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emma davis
Artist
emma davis
4 May 2020 10:13am

The Area was called ‘the potteries’ and the ‘piggeries’: ” Beyond the Colony of pig-keepers at the end of Pottery Lane I discovered another in Latimer Road. . . . But what a place it was when 1 first discovered it—comparatively out of the world—a rough road cut across the fields the only approach. Brick-fields and pits on either side, making it dangerous to leave on dark nights. A safe place for many people who did not wish everybody to know what they were doing.” In this desolate region the worthy man conducted services and established a day school.”

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j o h n r o s
Prof
4 May 2020 10:14am

walking around the city is when i do my best thinking… i think it has something to do with the shower principle? i took these images on my walk to the studio saturday morning. i tried to focus most on pictures i would not normally stop to take… i think it worked for the most part… but also got some good traditional “john ros” photos. here is the group of all images…

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cary
Artist
cary
4 May 2020 10:22am

I went on a walk on Saturday evening and the route was mainly determined by avoiding being blinded by the setting sun while walking west. Crossed Music Row and left our own neighborhood and headed through what is mostly Vanderbilt property to 21st Ave. mostly so I could take in the view of the city from the top of the hill and see the horizon for once.
The light was lovely and it did great things to rusted metal and sandstone.
I tried to practice not editing what caught my eye. Several shots were of very boring buildings and the failed attempts at decorative details on them to make them look older than they are. By contrast one quirky red painted building near us has stained glass windows – it’s an old music studio and it’s set to be demolished and replaced by a much larger building.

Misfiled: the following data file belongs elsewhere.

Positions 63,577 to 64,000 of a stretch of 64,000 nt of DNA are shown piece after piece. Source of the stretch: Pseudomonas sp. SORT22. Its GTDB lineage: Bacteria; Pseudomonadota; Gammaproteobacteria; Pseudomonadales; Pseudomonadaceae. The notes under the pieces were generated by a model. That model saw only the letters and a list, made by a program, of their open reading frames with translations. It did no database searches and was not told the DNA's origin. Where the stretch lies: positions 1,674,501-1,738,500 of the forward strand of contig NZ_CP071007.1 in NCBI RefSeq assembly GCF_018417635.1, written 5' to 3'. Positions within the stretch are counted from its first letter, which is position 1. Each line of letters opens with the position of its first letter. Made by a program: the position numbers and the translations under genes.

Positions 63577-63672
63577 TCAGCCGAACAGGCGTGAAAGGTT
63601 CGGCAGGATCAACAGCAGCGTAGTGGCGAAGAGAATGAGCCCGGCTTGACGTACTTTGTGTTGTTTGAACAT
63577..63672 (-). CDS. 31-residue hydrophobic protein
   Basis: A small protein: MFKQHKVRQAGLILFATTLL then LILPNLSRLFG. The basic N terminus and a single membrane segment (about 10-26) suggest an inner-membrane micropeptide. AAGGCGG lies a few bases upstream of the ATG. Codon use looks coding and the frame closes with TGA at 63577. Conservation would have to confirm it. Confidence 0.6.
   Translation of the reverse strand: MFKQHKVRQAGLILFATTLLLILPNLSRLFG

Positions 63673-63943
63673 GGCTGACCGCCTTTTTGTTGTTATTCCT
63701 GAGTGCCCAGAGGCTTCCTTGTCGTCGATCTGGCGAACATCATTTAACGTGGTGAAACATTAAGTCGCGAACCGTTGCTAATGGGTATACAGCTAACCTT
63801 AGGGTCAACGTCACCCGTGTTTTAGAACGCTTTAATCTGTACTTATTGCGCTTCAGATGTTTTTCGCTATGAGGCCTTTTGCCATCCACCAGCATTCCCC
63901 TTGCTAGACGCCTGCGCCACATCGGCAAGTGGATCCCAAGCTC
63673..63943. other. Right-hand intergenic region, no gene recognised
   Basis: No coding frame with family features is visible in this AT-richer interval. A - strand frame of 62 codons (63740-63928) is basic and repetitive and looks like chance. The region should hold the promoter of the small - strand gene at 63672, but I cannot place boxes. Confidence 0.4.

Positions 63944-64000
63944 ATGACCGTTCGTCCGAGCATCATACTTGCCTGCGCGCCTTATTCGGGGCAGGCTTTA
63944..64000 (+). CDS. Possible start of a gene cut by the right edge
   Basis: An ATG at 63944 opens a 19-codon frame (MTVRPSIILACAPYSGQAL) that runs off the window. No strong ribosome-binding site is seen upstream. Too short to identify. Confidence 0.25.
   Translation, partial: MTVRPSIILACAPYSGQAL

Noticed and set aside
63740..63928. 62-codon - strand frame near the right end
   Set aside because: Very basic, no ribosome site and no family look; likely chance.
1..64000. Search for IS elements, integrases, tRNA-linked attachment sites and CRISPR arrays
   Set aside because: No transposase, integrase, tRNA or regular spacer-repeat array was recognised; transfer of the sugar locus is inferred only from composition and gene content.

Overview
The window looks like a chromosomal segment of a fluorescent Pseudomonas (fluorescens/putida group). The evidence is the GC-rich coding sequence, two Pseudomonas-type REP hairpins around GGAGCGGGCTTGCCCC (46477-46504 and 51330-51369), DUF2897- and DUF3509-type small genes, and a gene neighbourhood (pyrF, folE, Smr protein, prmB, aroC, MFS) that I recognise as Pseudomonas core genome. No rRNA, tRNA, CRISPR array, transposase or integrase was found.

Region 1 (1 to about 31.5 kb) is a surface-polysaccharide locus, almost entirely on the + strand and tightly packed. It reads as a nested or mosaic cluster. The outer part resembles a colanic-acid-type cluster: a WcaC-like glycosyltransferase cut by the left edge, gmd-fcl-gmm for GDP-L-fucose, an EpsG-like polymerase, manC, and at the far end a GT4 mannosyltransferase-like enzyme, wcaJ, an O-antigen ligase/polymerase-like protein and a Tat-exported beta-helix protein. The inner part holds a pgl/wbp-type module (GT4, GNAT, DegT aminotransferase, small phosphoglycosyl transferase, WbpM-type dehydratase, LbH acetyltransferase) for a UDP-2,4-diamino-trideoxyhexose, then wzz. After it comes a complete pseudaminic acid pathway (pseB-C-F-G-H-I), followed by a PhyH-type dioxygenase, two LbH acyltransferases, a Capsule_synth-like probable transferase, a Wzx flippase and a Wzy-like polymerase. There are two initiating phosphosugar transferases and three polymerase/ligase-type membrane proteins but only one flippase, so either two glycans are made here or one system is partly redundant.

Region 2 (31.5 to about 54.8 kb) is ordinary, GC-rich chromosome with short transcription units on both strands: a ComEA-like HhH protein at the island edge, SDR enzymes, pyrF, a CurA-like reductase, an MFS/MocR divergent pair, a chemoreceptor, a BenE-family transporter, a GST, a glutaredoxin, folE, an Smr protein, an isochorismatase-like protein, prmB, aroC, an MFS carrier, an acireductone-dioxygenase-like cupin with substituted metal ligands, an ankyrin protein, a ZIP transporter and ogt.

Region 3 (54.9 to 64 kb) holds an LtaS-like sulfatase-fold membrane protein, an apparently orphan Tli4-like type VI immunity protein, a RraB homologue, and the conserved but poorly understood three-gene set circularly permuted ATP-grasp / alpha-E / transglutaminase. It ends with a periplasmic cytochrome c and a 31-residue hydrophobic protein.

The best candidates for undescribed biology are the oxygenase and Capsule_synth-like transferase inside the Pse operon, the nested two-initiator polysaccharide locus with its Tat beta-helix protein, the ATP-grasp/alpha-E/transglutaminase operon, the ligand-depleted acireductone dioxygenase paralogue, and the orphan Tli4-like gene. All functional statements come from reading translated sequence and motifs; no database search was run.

I’m not sure if I like the telephone lines because they are lines or because of the negative shapes they make in the sky.
Like Alexandria, I noticed pops of color on random objects.

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j o h n r o s
Prof
4 May 2020 10:26am

these were good surprises for me. less of my internal/intuitive editor present. what they all have in common is some level of organics. because i work site-responsively, i mostly deal with what is around, which for the past 10 years has tended toward the post industrial/city/urban landscape in and/or around old warehouses. organics rarely find their way into the recent work. the last time i spend any amount of time dedicated to working with natural/organic landscape directly was in 2006 @ the vermont studio center … painting during the spring/mud season and 2007 back in nyc and dedicating a series of collages to the struggle between the urban and rural — mostly thinking about my commute up and down the hudson line metronorth railroad to and from the city — observing the hudson river and the palisades across the way.

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emma davis
Artist
emma davis
4 May 2020 10:26am

I spent a lot of time in University College’s special London Library which held Mayhew’s London Poor and the stratification of criminal activity across the streets in the city, which recalls this evaluation of this area: “Bad housing, and the inherited effects of alcoholism, improvidence and vice have tended to sap the vitality of the sons and daughters of the Dale. But other causes have contributed to its degradation. If the railway embankment of the West London Junction Railway had not cut off communication with the west, and if St. Clement’s Road had been carried through St. James’s Square, as was originally intended, instead of ending abruptly behind the houses, Notting Dale would not have been a backwater, and probably would never have become such a notorious ” Guilt Garden,” a sink for the dregs of other localities.“

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j o h n r o s
Prof
4 May 2020 10:31am

cary… o-m-goodness… your garden! i don’t think i would leave!
lexie… love your finds. who doesn’t love the awkward necessity of a perfectly placed port-a-potty?
andy… sames goes with your tree house! i would not leave! (as long as i had access to wifi) 🙂 and the lines of twigs! obsessed with line lately.
emma… i miss london! such fond memories.

what fun to explore what is in plain sight. thank you all.